Genes & Cells

A lab mistake may have fingered virus for disease, plus proteins that thwart chemo and more in this week's news

Virus off the hook for cancer, fatigue
A virus that has been implicated in causing prostate cancer and chronic fatigue syndrome may be a laboratory contamination problem and not a human pathogen after all. The XMRV virus supposedly causes disease by integrating itself into human DNA. But a new study suggests that previous experiments that found the virus inserted into human genes were faulty due to contamination from a laboratory technique that replicates DNA. The observation, reported February 25 in the online journal Retrovirology by researchers at the Wellcome Trust Sanger Institute and University College London, adds to evidence calling XMRV’s role in human disease into question. —Tina Hesman Saey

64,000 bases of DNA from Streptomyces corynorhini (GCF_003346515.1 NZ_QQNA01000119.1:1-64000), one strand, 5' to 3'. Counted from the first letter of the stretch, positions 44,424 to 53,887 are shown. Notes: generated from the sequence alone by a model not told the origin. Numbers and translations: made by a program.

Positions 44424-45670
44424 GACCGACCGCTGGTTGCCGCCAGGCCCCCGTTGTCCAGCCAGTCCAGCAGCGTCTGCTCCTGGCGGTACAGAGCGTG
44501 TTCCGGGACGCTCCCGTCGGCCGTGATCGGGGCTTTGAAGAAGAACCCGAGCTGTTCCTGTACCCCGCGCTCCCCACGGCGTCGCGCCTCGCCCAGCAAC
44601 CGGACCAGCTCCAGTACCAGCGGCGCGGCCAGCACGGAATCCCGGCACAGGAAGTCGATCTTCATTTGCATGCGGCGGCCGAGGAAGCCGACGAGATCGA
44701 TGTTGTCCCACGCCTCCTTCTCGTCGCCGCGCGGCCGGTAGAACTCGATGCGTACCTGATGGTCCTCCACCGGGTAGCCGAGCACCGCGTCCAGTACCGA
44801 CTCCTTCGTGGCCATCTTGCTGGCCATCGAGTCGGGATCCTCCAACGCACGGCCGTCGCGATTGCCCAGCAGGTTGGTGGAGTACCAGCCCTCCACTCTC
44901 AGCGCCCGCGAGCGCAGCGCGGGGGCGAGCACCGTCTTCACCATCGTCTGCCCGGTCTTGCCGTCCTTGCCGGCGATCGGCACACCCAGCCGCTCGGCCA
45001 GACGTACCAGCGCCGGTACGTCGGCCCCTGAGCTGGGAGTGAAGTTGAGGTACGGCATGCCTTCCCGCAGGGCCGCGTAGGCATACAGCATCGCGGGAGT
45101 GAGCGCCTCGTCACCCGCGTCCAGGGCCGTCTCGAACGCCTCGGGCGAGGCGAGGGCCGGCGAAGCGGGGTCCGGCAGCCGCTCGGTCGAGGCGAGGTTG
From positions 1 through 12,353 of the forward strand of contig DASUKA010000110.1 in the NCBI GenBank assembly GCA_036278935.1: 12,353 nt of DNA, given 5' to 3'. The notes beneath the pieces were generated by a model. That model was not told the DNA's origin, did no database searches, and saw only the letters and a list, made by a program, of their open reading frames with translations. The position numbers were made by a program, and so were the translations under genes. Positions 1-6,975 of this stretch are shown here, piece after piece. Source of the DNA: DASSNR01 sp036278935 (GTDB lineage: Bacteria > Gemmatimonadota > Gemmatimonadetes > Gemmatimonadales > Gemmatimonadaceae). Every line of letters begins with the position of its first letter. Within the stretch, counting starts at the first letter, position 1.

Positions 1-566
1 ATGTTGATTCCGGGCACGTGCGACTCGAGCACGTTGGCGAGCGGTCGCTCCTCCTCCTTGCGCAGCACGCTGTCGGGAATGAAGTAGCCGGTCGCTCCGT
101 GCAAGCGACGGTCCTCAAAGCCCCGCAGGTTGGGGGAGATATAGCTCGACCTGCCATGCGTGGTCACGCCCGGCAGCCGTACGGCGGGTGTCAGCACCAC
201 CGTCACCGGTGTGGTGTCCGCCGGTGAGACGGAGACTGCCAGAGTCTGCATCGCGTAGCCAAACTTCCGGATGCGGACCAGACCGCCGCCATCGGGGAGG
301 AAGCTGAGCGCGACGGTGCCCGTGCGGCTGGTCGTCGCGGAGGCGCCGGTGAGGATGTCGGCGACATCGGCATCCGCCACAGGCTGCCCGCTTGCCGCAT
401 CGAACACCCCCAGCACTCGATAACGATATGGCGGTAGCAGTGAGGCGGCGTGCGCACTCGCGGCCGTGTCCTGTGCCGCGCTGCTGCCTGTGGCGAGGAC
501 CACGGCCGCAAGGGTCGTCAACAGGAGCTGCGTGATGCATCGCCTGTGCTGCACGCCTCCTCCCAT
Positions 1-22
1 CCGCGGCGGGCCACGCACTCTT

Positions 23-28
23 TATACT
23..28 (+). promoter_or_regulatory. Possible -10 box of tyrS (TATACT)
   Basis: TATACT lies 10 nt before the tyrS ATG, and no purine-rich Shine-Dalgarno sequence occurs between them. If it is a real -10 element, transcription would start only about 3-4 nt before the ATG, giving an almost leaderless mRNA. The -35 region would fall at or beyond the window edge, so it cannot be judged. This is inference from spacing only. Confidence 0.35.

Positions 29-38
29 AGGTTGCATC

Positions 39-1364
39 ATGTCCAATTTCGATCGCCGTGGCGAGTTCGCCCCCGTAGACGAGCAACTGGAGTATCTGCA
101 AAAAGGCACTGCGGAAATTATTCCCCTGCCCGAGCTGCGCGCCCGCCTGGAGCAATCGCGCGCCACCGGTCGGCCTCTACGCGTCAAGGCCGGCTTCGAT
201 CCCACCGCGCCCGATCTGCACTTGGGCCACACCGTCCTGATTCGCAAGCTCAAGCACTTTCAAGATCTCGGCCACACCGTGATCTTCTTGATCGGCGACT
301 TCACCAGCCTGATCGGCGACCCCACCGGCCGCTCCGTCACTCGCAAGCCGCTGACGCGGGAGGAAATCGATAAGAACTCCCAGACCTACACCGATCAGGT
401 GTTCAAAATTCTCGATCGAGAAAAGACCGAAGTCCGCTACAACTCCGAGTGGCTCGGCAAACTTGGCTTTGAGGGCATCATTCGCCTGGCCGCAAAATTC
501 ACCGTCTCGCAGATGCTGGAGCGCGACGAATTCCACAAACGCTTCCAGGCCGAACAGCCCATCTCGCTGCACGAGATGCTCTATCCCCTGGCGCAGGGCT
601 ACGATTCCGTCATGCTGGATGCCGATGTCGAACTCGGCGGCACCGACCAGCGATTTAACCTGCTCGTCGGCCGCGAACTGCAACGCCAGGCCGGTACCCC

Iron RNA
A microRNA involved in hepatitis C infections also helps regulate iron levels in the liver, a new study shows. This microRNA, called miR-122, was already known to regulate cholesterol production. Now, researchers in Germany and Denmark show that the microRNA is needed to keep up iron levels in the liver and blood. Antiviral therapies and cholesterol-lowering treatments have proposed to reduce the amount of miR-122 made in the liver. The new findings, published online March 1 in the Journal of Clinical Investigation, could mean that dropping the microRNA’s levels too low could lead to iron deficiency.  —Tina Hesman Saey

Getting to the root of chemo failure
A few cellular proteins may determine when chemotherapy fails. A host of  chemo drugs often can’t kill cells missing one protein called FBW7 international teams report in two papers appearing in the March 3 Nature. This protein, the teams say, seems to keep certain cellular chemicals in check. These baddies sustain cell life even as outside signals like chemo drugs go for the kill. The chemotherapies stymied by this loss include treatments like Taxol and vincristine, which target a range of cancers, from breast and ovarian tumors to leukemia. Screens for FBW7 in tumors before chemotherapy could help oncologists better tailor their treatments, researchers say. —Daniel Strain

From the Nature Index

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